On 27 March 2020, South Africa went into lockdown then days following the identification of the first case of COVID-19. Its introduction prompted disquiet. In Wuhan, site of the very first lockdown in January 2020, complaints of domestic violence to one police station had reportedly tripled in comparison to the previous year; in some European countries calls to domestic violence helplines had increased while ‘Counting Dead Women’ claimed that the number of women killed in the UK by their intimate partners had doubled during the first three weeks of their lockdown.
Anticipating a similar surge, the South African government began extensively advertising the Department of Social Development’s (DSD) helpline, the Gender-based Violence Command Centre (GBVCC). Shelters were declared an essential service and required to operate during the lockdown, as were the courts, needed to grant protection orders in terms of the Domestic Violence Act. On 2 April the worst appeared to have been confirmed: 87 000 calls related to gender-based violence (GBV) had been made to the police in the first week of the lockdown, according to the Minister of Police. By 23 April, the head of Salvation Army’s shelter in Tshwane, Gauteng was stating that she had received an “astounding” number of calls for accommodation.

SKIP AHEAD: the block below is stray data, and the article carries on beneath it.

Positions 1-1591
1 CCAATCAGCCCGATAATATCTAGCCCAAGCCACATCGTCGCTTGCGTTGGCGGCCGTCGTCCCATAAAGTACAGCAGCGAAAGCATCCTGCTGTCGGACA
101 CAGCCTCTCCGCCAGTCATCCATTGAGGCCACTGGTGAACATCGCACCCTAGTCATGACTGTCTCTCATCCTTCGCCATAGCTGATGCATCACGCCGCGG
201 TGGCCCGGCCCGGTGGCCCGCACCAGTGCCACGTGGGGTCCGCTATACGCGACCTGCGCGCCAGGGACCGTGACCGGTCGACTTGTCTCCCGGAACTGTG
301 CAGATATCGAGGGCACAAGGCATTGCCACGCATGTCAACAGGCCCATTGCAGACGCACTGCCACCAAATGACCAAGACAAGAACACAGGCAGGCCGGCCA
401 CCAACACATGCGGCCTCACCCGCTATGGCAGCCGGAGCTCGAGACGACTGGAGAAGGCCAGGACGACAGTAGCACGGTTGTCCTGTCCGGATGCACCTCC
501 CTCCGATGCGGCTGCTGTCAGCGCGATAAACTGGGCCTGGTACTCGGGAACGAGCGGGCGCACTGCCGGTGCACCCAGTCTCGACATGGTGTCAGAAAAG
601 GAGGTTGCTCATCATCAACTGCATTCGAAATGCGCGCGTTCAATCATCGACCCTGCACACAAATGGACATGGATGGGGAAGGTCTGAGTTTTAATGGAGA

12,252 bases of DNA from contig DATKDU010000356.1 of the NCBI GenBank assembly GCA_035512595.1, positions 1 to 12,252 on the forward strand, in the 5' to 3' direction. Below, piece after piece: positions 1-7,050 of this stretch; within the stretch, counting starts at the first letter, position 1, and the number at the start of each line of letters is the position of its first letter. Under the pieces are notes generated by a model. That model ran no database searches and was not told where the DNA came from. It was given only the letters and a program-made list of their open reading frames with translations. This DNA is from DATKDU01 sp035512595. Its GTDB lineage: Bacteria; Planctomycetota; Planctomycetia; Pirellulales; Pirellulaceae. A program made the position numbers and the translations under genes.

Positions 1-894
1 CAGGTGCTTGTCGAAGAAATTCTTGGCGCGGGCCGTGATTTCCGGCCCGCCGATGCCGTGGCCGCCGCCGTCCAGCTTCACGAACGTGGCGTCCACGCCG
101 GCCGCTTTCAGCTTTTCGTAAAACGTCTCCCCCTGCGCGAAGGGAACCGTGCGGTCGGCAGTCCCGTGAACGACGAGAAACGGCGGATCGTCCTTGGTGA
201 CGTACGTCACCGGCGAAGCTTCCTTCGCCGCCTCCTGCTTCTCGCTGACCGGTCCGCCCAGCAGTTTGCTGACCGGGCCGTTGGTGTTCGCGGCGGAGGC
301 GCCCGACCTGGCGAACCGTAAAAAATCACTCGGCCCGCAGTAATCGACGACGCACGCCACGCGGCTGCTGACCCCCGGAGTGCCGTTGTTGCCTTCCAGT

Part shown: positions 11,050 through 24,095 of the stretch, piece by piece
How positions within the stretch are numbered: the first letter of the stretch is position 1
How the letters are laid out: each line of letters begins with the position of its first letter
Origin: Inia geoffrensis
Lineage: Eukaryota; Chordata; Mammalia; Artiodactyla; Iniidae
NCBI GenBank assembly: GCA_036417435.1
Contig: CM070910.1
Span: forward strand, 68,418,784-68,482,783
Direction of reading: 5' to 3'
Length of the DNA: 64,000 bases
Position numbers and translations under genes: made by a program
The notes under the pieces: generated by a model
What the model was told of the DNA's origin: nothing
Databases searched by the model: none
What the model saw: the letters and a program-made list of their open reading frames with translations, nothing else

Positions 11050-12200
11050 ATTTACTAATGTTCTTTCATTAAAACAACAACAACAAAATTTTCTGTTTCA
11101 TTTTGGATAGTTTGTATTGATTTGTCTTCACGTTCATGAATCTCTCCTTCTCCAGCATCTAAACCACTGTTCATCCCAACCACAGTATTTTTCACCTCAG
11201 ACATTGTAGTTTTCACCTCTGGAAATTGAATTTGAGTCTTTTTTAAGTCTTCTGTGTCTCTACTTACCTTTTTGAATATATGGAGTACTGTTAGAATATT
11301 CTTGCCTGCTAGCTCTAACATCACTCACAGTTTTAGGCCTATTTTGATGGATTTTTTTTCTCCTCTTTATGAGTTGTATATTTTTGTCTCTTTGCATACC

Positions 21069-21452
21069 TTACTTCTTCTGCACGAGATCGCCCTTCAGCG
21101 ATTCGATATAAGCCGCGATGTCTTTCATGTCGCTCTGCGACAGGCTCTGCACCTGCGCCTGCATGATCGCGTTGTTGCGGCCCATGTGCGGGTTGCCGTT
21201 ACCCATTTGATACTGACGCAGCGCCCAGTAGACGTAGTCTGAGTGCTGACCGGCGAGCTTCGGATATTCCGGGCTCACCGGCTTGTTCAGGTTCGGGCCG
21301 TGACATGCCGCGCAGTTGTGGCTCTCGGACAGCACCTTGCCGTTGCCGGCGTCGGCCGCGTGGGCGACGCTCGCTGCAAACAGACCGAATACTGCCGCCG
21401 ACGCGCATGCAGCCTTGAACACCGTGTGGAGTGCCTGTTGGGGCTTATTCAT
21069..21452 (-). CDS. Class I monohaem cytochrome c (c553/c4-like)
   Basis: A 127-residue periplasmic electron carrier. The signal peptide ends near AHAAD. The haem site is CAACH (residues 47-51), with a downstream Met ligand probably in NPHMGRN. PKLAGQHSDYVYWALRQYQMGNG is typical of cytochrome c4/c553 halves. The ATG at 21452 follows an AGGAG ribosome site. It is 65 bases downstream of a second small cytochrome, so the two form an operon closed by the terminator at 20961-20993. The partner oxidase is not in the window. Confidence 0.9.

The reality was more complicated.
On 5 April, three days after his shocking announcement, the Minister corrected himself: the figure of 87 000, he explained, referred to the total number of calls made to the GBVCC for all of 2019. And in the Western Cape, unlike in Gauteng, shelters stated they had not witnessed a significant increase in the number of women seeking their sanctuary. What, then, had happened during the lockdown? How frequently had violence occurred and what forms had it taken? More, how had these rates of violence translated into the need and use of shelters? And what, in fact, had been women’s experience of help-seeking during the lockdown?
These kinds of questions largely disappeared under the weight of that figure of 87 000 and the idea that domestic violence had escalated to the status of a second pandemic. Bringing them back into focus is the aim of the research project ‘Care and Support in a Time of Epidemic.’
Brief 1 introduces the project as a whole by collating and reviewing the available evidence for violence during the lockdown. Data from three points of service were considered:
• the GBVCC – with information drawn from the media, the DSD, as well as the GBVCC
• health facilities – published reviews of admission records provided some information about the use of health services
• the police – data around reporting to the police were extracted from the South African Police Service’s (SAPS) quarterly crime reports for the financial year 1 April 2020 to 31 March 2021, and supplemented with some of Minister Cele’s media briefings.